Next was a session by Mr Nam on “Movement Strengthening & Relevancy”. During this session, the three pillars of a healthy YMCA were discussed. A clear Vision & Mission, Relevant Work, and a Viable & Sustainable Foundation. It was also shared that if the Local YMCA Presidents are called for a similar session, they will get an insight into these, which will make an impact when it comes to change.

Following that was a session by Mr Razvan from the World Alliance on Vision 2030. An introduction was given on the new mandate; I learnt there is not much Christian emphasis, though it’s a passed mandate at the 20th World Council. Therefore, we need to think critically about certain aspects for the betterment of the movement at our own local YMCA level. I feel we should have allotted more time for this session.

The next session was “Agenda 2030 & SDGs” by Ms Denise KH Yoon. Again, it was quite an informative session and also refreshed my early learnings. I felt that more of our projects need to be re-aligned with the SDGs. We were also enlightened about the YMI, its evolution, and its mission towards the YMCA. Again, this left specific questions in mind and facts for pondering the fundamental mission of this institution and its future continuity.

The next session on “Good Governance” done by Dr Subash Masters” was one of the main topics that I was looking forward to. His teachings were very practical and contextual for the current-day practices of the YMCA. He emphasized the importance of following proper Constitutions and the need to be up to date to keep up with the current requirements. He also mentioned that governance has to be evaluated regularly.

Afterwards, we had a session on “Lay Professional Partnership (LPP)” by Mr Nam where the seven principles of LPP were taught. The next session was by Mrs Cristina & Mr Beng Seng on “Climate Justice for a Sustainable Planet”. There were many new learnings during the session. The session by Dr. George on “Economy of Life”, highlighted that he returned after the COP27, where the main sponsor was COCA-COLA, and that it is a significant contributor for environmental pollution. Now this gives a message across the world for us to ponder. He also enlightened us on the concept of Eco Capitalism. The main teaching was that we must solve the root cause rather than provide bandage solutions.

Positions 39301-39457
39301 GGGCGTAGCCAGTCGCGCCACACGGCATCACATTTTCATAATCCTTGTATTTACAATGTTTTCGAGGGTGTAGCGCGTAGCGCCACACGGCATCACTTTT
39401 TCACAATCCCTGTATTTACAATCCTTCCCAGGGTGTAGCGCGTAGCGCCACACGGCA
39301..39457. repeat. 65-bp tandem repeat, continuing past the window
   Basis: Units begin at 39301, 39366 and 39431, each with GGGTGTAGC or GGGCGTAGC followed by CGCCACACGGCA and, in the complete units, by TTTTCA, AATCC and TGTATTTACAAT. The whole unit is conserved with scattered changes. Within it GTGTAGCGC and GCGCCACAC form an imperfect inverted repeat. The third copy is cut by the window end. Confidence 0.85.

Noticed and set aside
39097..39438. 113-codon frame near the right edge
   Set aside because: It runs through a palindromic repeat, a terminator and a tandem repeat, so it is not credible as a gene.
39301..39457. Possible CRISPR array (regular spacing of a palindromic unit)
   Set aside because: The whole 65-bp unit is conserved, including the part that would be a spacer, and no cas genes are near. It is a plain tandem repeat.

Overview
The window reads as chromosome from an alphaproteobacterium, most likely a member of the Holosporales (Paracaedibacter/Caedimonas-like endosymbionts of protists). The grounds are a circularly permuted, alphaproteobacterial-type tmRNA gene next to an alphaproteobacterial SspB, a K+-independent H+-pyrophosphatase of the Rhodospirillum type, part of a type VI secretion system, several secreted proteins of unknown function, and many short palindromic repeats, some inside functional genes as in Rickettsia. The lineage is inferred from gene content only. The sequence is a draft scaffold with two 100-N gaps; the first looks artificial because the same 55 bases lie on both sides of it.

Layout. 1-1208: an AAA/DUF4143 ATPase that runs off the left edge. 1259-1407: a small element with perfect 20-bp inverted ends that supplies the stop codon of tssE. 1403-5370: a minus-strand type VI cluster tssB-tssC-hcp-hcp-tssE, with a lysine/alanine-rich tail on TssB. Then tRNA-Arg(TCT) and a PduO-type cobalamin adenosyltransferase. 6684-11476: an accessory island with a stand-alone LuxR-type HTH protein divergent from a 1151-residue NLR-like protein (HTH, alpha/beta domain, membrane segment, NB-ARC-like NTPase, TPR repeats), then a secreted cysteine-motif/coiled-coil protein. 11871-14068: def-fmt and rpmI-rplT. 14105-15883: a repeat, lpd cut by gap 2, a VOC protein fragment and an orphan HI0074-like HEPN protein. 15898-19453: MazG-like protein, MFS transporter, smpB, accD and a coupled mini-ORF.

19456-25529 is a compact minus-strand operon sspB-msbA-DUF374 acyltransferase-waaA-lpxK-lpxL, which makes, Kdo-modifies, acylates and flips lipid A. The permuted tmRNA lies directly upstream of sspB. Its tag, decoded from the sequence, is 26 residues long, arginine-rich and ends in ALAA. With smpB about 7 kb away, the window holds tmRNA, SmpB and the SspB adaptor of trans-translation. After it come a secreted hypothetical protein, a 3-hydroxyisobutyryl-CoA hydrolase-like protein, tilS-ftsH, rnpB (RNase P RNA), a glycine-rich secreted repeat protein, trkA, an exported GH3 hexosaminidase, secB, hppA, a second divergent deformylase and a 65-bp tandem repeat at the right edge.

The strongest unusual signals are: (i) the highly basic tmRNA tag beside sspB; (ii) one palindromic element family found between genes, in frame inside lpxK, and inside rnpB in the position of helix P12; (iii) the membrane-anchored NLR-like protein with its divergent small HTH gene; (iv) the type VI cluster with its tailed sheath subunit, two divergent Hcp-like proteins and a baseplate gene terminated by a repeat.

Though all of the above was on zoom, we learnt and shared a lot. It was a new experience to meet daily on zoom for 2 weeks. Finally, we all met in-person in Chiang Mai. It was another experience that we were longing to meet friends.

The first in-person session we had was on “Interfaith”. It was a great experience to see all the leaders of different faith sit together and discuss on common interests. The session by Dr Muriel also gave me lot of thinking. She highlighted that without properly having the Challenge 21 grasped by local YMCAs, it is now required that we start to think on Vision 2030.

We visited 3 community projects in Chiang Mai. The MAP foundation which was working for the migrant workers and their welfare, the HUG project which was setup to address many issues related to child abuse and trafficking, and the Urban Light which was addressing issues related to youth such as sexual abuse and matters of social concern. Many positives and negatives were shared during the discussion time. I would like to place on record, that it would have been better if this was more of a field exposure where we meet the communities and see how they are being handled. I expect this to be taken as constructive criticism for the next batches.

During the next session by Dr Rey Ty on “Peace Building and Conflict Resolution” it was taught that a good listener could be a point of peace making. The activity done practically proved the capability of listening. The next session on “APAYs Response to Gender Justice” by Sunita gave a lot of facts for thought. Simultaneously it left many questions or challenges for future leaders to ascertain the impact of being for or against the proposals. This being a highly debated topic in the current context, YMCA leaders also will have to be very mindful to think critically rather than just moving towards the trends.

The next session by Bishop Dr. Coorilos on “Contextual Theology”, discussed a new aspect of theology. The content was so intense that it made me want to read more. Our visit to the Sou Hin YMCA was a great exposure getting to know their practical implementations in response to the climate crisis. This visit was the most exciting and valuable during the study. I learnt many things that could be implemented from the learnings. The garbage separation and collection, re-using, power conservation, and use of solar are a few to note.

The one before the last session by Sunita on “Proposal Writing & Resource Mobilization” was useful to recap specific past learnings. Nam’s presentation on the “Strategic Planning Process” followed this, which was also very useful. The final session by Cristina was on “Youth Empowerment, Leadership & Development”. A very good discussion-based session where I could recap most of the theories learnt in the past.

Holistically the ASC has given me a certain level of insight and new learnings to develop my skills and abilities to function in my position.

I want to convey my heartfelt thanks to the Asia and Pacific Alliance of YMCAs (APAY), the NCYSL & the board of directors of Kandy YMCA, who allowed me to follow the Advanced Studies Course with much support and encouragement. I am also very grateful to all my new friends from different parts of Asia and the Pacific region for all the support during the study.


Lalantha Jayasinghe
General Secretary – Kandy YMCA (Sri Lanka)
39th ASC participant